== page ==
LINQ looks good, but DLINQ scares me

One of Microsoft's announcements at the PDC this week has been LINQ (Language INtegrated Query). Here's the elevator speech version: "LINQ enables developers to query objects, databases and XML using a unified programming model because LINQ makes data transforms and queries first class NET citizens."

There's a lot more about it on the MSDN LINQ page, including 101 LINQ code samples. Paul Vick has a pretty good introductory article on LINQ, as well. Barry Gervin has come up with a nice summary of how the devlopment community is reacting to LINQ .

On the whole, I think it's a nice advance. While it's nice to simplify things a bit mentally by separating procedural logic into applications and declarative, set based logic into the database, that line has been bluring lately with the introduction of the .NET CLR to SQL Server 2005 (and of course, JServer back with Oracle 8i). I'll probably cling to this distinction where performance and / or maintainability are driving factors, but I definitely see how SQL syntax queries against collections can boost productivity.

XLINQ (extensions to allow LINQ to operate on XML data) looks good, too. It's still way too hard to query XML, and XLINQ looks like it would solve that.

DLINQ scares me, though. Not for the reasons Frans Bouma and Paul Wilson are talking about, although I do respect their OR/M expertise. Paul says:What's wrong with DLinq?  Here's the list I have so far: attribute-based, MS Sql Server only, overly complicated, poor stored proc support, no server-side paging, very limited functionality, and no WinFS/OPath integration."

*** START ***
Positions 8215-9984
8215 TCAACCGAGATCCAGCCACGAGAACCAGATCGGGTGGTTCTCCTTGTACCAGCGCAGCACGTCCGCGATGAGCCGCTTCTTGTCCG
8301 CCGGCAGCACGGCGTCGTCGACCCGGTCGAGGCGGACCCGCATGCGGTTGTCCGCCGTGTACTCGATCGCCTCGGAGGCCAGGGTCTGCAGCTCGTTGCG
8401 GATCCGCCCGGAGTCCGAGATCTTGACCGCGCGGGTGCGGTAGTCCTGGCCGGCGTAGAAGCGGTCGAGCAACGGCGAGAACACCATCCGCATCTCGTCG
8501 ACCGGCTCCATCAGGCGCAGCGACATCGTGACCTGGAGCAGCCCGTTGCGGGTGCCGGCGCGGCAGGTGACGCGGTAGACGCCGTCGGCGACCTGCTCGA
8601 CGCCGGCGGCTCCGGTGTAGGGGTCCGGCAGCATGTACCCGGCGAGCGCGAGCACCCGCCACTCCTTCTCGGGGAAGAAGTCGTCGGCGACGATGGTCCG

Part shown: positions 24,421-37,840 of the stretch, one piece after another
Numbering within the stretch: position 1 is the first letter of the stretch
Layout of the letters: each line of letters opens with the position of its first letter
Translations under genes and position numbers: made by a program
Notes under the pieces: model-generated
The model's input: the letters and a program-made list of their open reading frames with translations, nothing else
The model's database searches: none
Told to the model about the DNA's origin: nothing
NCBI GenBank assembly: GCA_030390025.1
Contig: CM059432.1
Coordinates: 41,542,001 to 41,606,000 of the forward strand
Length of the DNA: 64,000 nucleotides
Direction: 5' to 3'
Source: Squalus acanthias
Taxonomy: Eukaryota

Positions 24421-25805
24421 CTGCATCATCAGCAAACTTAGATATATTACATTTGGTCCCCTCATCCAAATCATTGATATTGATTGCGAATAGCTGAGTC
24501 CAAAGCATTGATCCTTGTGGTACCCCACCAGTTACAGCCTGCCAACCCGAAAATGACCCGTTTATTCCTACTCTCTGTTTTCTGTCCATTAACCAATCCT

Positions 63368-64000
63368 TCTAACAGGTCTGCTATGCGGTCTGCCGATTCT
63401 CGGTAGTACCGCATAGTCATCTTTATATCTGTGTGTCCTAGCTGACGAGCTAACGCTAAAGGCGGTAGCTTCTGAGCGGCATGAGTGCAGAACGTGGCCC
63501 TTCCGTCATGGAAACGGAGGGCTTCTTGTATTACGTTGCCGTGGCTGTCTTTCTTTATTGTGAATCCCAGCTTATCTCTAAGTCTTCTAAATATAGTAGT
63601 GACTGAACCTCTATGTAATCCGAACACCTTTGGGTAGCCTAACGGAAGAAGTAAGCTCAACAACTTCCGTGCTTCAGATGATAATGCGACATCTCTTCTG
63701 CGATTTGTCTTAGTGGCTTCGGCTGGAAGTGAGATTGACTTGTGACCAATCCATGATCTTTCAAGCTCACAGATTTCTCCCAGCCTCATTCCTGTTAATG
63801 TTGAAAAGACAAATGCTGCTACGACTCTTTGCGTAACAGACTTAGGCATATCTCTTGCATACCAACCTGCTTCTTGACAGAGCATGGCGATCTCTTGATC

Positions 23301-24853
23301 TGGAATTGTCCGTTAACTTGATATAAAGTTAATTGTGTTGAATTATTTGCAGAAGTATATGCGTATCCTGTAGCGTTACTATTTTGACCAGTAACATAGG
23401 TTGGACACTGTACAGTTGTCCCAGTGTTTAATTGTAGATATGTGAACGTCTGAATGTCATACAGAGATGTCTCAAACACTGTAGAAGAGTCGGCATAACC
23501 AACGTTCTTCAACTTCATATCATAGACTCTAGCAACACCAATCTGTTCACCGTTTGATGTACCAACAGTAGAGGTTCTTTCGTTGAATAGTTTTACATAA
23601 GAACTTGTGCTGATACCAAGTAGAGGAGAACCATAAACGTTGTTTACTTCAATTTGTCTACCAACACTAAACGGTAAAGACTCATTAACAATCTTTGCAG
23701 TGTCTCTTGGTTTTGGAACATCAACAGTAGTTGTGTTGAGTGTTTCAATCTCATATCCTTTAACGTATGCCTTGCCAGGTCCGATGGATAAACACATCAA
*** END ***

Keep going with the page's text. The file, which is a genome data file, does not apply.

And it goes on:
I'm just scared about code maintainability.

I actually have some relevant experience here - several years ago I was tasked with migrating a legacy PowerBuilder application to VB COM and T-SQL. PowerBuilder allows you to intermingle data access SQL with your procedural logic, and the application developers had made full use of this capability. Over the years, this application had grown to the point that it was mission critical, but very difficult to maintain. Additionally, there was a need to migrate from inline SQL to stored procedures for performance and data management reasons.

The project to upgrade to VB COM and T-SQL failed. The program flow was nearly impossible to follow, and the set-based and procedural logic were intermingled in such a way that separating them was just too expensive.

This is being pushed as a productivity enhancement for developers, and I totally agree with that. DLINQ makes it very easy to write database oriented applications very quickly. Properly architected applications could, of course, isolate the data access to layers or components to future-proof. DLINQ has support for custom UpdateMethods which could call stored procedures, for example. Developers and projects focused on productivity probably won't bother with any of that, in my experience. They'll code their SQL inline and move on to the next project.

I've had a similar concern with the SQL-CLR integration, but I think DLINQ is much more subject to abuse. If the SQL-CLR makes it easy to shoot yourself in the foot, DLINQ is a Junior H-Bomb Activity Kit. Take a look at the following code samples (from the LINQ Code Samples page and the DLINQ Hands On Lab), and imagine a three year old application with thousands of lines of code which use DLINQ for data access: